It’d be silly if I asked you if your home school ever got off track, so I won’t ask. But, since I’ve obviously been out of the loop for two weeks now, I’ll just tell you that being knocked out off schedule never stops happening, with or without the kids at home. Besides refocusing on our goals and remembering why we’re doing what we’re doing, how do we get back on target?
5 Ways to Get Your Homeschool Back on Track
1. Connect habits.
Take a fresh look at your schedule habits, and strengthen your plan by connecting one or more habits together. This kind of thinking connects behavior A with behavior B so they become a whole, not an assembly of parts. Ironworks give us a good visual of how this works:
You can’t separate one part from the whole. Parts become solid things that have security and surety and don’t come apart easily. In schedules and habits, it plays out like this: you brush your teeth then make the bed. Bam and bam. You make the bed and make sure the kids are at the table eating breakfast. You unload the dishwasher and get something out for dinner. There is tremendous strength in habits that are connected with each other, and that puts us well on our way to getting things cranked up when the machinery goes down.
2. Do the best you can with what you’ve got.
I used to tease my husband about not buying me flowers. Whenever he thought “flowers for Cath,” he thought he had to buy a dozen roses, and if that expense wasn’t in the budget, I did without. He’s not like that now (thankfully), but isn’t it funny how we think that if we can’t max out on something, we won’t do anything at all?
When your school schedule goes off the rails, do what you can do and be glad for it. For example, if your school day is crazy one day, just do the skill-based studies, math and writing, because they’re linear and can’t be mixed around. Make up the knowledge studies later because there’s more flexibility with them. Don’t have time for family reading time? Opt for a lit-based movie and have a quick Socratic discussion about it. The thing that is right is the thing that works. (For free prompts for Socratic dialogue, click here).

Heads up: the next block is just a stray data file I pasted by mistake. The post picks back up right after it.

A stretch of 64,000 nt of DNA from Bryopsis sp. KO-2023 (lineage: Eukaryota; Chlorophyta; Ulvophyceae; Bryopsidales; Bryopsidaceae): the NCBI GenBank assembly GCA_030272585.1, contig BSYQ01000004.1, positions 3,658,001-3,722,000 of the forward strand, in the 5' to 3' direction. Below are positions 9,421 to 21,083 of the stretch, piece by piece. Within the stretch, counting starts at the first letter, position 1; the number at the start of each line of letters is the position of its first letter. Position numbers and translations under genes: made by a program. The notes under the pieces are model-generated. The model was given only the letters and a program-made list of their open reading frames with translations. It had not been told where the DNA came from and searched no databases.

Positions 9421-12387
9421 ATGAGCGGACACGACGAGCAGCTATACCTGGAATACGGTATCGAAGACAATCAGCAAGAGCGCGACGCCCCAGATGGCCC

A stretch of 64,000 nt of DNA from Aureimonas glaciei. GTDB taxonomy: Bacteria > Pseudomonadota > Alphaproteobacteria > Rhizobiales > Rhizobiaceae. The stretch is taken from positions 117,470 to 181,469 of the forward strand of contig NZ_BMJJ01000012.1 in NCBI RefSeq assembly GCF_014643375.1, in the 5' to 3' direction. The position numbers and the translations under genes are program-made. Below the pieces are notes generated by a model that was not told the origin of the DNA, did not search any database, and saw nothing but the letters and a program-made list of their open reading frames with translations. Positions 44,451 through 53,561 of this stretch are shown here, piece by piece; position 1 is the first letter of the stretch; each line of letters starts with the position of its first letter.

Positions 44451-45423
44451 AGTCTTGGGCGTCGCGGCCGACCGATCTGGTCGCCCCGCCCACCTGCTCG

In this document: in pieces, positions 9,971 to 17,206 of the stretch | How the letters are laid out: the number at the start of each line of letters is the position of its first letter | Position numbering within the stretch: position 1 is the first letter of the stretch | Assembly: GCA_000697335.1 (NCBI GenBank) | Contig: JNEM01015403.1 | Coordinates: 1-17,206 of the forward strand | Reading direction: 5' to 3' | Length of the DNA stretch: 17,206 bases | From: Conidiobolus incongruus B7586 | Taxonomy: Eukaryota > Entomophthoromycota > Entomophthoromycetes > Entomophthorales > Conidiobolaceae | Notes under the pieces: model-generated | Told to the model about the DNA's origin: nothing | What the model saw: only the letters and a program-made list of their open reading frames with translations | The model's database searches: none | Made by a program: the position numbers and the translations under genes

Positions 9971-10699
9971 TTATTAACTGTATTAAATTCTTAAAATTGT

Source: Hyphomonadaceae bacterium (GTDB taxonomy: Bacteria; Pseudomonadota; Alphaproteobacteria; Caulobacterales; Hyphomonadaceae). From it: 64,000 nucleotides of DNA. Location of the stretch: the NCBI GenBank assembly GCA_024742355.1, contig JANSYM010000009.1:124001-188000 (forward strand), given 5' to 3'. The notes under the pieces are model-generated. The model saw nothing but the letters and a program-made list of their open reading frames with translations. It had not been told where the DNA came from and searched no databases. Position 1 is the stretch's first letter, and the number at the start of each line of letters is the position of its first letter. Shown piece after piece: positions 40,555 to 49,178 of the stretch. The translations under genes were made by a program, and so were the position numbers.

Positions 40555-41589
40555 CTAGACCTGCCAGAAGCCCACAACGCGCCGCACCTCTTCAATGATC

I had eight language arts books for my daughter when she was in third grade. You read that right. In third grade. We both got off track during that time because I had ridiculous expectations for her and I made her miserable. Simplification got us back on track in record time. If you’d like to teach one skill at a time, check out A Sequence of English Writing Skills.
4. Create structure with options.
Let’s say you have an “A-Day,” a “B-Day,” and a “C-Day.” The A-Days are your ideal days, ie., skill based studies in the morning and knowledge studies in the afternoons. B-Days are days when you have afternoon appointments so you just do the skill-based studies in the morning. C-Days are supplemental study days for field trips, make-up days, or just days where you watch a lit-based movies and pop some popcorn. In other words, get on whatever track that moves you forward.
5. Clear away the clutter.
I’m not kidding. This past week when my life went haywire, the non-verbal message of my office was,
“you don’t want to be in here…”
“you are so behind you’ll never catch up…”
“you’ve totally failed at your goals.”
When those Downer-Debbie tapes started up in my head, I had to take action immediately because they’re dangerous!
I took five minutes and put away the biggest visual offenders in the room: the stack of papers went to my inbox, the easel went back into storage, marker boards went back in the closet, the coffee cup went back into the kitchen, and the extra folding chair went back to the garage.
It worked. My office looked remarkably better in just a few minutes, and because it looked better, I felt better and more in control. For an extra touch I put on some music just to make sure the inner chatter was completely replaced.
Staying on track keeps our plans moving, but getting off course is inevitable. Learning to study the setbacks and use them for good can actually provides strength and surety to our plans.
What helps you get back on track when you go off the rails?